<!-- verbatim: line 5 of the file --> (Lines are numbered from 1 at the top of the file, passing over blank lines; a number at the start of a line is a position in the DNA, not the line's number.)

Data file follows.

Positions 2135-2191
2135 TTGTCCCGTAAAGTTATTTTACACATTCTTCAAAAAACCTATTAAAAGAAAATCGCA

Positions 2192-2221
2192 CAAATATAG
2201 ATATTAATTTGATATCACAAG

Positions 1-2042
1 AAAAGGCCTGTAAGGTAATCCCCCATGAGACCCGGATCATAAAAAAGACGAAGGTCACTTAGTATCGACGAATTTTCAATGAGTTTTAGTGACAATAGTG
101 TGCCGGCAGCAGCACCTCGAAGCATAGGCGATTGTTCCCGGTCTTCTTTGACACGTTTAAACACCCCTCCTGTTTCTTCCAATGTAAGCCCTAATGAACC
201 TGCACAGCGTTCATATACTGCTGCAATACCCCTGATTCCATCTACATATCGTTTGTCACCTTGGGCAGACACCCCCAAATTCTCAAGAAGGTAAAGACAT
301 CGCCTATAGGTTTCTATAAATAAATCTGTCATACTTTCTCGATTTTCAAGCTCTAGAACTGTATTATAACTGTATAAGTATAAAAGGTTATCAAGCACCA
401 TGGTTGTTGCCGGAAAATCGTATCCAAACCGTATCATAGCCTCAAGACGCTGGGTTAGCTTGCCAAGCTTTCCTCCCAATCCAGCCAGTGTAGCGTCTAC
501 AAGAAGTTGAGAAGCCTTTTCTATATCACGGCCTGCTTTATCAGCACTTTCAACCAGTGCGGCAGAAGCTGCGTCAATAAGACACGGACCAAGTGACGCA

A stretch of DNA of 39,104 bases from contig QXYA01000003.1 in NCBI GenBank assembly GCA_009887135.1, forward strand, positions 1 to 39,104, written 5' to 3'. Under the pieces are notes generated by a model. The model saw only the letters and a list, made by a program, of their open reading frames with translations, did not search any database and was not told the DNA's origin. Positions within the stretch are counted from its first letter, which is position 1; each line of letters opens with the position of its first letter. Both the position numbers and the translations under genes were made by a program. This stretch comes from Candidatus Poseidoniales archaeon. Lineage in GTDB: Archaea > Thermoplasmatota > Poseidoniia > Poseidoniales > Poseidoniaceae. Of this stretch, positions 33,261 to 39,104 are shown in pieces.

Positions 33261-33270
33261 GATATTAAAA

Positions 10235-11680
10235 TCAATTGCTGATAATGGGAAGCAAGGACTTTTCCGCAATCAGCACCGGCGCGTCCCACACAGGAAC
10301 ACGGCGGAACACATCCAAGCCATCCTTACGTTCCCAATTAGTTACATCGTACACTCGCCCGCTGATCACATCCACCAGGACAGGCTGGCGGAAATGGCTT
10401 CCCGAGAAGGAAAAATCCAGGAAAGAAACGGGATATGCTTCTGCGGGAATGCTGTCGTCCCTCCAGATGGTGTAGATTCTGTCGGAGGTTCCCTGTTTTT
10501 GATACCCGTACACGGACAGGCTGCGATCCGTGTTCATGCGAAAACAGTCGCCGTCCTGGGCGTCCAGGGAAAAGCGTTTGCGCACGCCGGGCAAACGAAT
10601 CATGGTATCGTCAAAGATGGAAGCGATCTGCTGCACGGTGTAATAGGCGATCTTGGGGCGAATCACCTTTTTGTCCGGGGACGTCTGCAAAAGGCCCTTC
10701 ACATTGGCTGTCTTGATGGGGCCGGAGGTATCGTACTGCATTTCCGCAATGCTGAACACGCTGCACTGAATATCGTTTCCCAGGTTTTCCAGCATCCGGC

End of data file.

2201 ATATTAATTTGATATCACAAG